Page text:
The Fine Art of Syncing Video, SFX and Sound

To the casual viewer, there may not seem to be much to worry about with sound and SFX when you’re filming a movie. Roll the camera, and you’ll get picture and sound, right? At least that’s the way it works for them with their point-and-shoot video camera or smartphone. But the reality behind how video, sound, and SFX work together is much more complicated, and demands careful planning from film producers, directors, animation services, and a many other involved partners.
Unknown to many, sound recording, video, and SFX are usually captured and rendered with different gear and at different times during the production process. Putting all of these disparate elements to create the cohesive whole that is the final product involves planning – planning about the production, gear, software, animation services, special effects, sound effects, and more. Keeping the entire production moving smoothly while juggling all of these elements is truly a fine art. Let’s examine some of the fine art of syncing these elements to create the production you’ve dreamed of.
Choosing the gear you’ll work with
Well, if the video and sound aren’t recorded on one camera, what do you use to record the audio for your shoot? In most cases, video makers will utilize a separate multitrack recorder to capture dialogue during their shoot. A variety of microphones can be utilized with the multitrack recorder. Lavalier microphones are often used in interviews or other shoots of a similar style. In the case of dramatic action, a lavalier microphone is too obtrusive, so a boom or shotgun microphone is often employed. Depending on the situation and setup, multiple microphones may be employed, so as to capture the dialogue of several different actors, or to capture ambient sounds that improve the overall effect of the scene.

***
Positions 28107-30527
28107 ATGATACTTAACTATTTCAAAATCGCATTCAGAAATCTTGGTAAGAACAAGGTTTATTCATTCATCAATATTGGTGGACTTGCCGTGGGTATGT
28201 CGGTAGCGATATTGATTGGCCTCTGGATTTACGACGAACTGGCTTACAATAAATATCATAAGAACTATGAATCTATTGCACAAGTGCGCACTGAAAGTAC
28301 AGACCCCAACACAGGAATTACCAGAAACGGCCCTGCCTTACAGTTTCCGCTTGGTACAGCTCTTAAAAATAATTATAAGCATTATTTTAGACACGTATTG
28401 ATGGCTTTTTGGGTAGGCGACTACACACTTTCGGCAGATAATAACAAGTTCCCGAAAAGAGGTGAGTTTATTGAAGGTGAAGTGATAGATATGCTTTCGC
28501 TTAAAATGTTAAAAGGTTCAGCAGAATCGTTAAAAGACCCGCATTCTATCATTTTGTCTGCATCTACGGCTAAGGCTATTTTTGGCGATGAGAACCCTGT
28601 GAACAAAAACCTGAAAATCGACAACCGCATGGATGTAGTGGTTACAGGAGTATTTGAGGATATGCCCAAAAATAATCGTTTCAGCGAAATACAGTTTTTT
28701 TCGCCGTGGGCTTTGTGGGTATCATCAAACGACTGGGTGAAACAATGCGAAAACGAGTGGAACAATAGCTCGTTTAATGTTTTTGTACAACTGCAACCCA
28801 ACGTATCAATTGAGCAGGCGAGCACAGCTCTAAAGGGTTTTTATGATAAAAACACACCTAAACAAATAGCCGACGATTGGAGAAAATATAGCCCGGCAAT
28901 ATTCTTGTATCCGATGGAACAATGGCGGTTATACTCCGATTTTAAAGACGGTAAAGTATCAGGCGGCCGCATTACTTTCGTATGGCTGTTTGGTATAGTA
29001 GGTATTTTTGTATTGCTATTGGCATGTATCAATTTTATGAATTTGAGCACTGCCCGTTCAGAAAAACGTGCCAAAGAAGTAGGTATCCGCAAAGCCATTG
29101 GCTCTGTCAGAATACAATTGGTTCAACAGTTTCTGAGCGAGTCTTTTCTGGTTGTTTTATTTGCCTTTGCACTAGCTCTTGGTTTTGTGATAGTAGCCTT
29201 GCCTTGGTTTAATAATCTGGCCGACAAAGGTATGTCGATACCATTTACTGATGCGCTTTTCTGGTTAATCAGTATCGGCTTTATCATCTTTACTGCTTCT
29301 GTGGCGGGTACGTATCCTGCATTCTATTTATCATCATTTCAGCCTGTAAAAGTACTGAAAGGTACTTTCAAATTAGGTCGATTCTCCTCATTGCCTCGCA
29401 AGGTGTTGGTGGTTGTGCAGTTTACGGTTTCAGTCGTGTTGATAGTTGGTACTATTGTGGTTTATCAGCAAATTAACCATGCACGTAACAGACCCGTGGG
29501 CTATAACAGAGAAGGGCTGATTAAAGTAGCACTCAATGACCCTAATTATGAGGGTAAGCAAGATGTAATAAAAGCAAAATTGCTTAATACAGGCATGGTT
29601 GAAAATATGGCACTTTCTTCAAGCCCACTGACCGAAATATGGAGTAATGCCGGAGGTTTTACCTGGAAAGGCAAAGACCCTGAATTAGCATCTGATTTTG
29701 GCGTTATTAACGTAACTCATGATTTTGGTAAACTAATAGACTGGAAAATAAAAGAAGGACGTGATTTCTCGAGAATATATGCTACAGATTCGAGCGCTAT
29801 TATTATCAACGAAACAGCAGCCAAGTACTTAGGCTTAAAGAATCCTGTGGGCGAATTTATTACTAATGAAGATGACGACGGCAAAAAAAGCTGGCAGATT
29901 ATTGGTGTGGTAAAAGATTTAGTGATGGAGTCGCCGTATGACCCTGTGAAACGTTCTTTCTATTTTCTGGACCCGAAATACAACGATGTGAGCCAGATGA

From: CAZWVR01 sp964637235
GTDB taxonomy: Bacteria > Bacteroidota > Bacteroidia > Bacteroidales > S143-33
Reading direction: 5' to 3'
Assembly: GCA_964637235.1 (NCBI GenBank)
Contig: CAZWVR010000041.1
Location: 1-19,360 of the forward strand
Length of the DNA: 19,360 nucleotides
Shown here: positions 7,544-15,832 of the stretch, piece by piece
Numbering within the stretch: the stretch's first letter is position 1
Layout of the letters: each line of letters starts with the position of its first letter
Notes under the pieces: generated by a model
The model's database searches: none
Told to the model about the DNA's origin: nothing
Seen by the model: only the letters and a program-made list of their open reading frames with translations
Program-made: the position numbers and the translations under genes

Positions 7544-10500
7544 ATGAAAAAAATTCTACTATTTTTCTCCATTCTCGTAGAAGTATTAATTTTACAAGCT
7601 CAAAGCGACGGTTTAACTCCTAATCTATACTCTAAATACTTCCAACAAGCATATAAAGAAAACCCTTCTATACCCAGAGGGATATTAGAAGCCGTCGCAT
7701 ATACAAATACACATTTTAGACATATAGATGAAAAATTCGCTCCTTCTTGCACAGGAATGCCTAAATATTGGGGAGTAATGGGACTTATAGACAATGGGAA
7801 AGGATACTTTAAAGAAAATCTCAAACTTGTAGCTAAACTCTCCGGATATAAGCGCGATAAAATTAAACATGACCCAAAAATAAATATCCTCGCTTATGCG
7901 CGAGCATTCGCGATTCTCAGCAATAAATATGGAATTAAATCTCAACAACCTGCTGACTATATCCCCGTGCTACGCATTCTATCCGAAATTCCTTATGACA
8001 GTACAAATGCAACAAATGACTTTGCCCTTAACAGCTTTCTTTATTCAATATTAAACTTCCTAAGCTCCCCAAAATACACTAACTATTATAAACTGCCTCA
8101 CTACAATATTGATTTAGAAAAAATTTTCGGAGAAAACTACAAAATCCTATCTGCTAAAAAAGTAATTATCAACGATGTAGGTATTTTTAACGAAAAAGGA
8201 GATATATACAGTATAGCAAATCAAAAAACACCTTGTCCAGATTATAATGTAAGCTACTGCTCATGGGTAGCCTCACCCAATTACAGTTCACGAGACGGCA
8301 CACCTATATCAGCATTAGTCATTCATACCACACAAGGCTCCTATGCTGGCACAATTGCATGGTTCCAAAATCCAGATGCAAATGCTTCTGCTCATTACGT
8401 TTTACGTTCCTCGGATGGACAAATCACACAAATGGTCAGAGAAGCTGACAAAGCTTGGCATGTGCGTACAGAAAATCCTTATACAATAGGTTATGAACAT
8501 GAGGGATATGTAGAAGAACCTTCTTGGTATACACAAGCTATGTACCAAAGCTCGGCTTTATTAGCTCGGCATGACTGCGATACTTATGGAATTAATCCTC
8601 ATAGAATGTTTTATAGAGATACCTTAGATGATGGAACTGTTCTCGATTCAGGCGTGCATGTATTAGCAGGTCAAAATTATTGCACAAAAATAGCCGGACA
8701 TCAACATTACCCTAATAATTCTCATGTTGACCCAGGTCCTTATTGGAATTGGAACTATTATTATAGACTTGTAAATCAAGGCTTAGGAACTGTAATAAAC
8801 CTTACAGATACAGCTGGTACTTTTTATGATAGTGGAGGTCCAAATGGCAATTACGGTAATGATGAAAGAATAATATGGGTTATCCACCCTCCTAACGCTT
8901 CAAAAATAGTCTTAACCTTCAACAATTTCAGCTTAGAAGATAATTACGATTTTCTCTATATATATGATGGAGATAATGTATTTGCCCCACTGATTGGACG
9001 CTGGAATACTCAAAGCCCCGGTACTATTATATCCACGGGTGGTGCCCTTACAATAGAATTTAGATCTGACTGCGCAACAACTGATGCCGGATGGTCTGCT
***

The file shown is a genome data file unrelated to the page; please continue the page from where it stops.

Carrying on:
Pre-production planning
No worse nightmare exists for the filmmaker than to take their work to the cutting room and find out that they’re missing a crucial piece of dialogue that somehow wasn’t recorded during the shoot. That’s why film producers, animation services such as, and others will carefully storyboard out their shoot, and create detailed shot lists.

These lists will be distributed to everyone involved in the shoot, so they can check off in real time that they’ve recorded the required material for each take.
The importance of the slate
The clicking of a slate at the beginning of a take is one of the oldest clichés in movies. But it’s an important action. When the slate is clicked, you’re setting a marker that makes it easier to marry sound and picture on your software’s editing time line.

To make it even easier, it’s a smart idea to have your camera record a video track as well. Then you can more quickly simply line up the sound and video tracks – an easy sync.

Use post-production to iron out any problems
Even after all of your planning and attention to detail during pre-production, production, and editing, you may find that certain elements have not come together as well as you would have liked. This is the time when “we’ll fix it in post” isn’t a bad thing to say.

Some of the problems which often occur may be poor sound levels with the dialogue or sound effects, or SFX that aren’t syncing well with the action. In the case of sound levels, judicious use of EQ settings and compressors may present a solution. In more extreme cases, you may need to rerecord some of the sound track and sync it with the existing material. With SFX, careful editing or reworking of the offending scenes, often with the assistance of animation services may be required.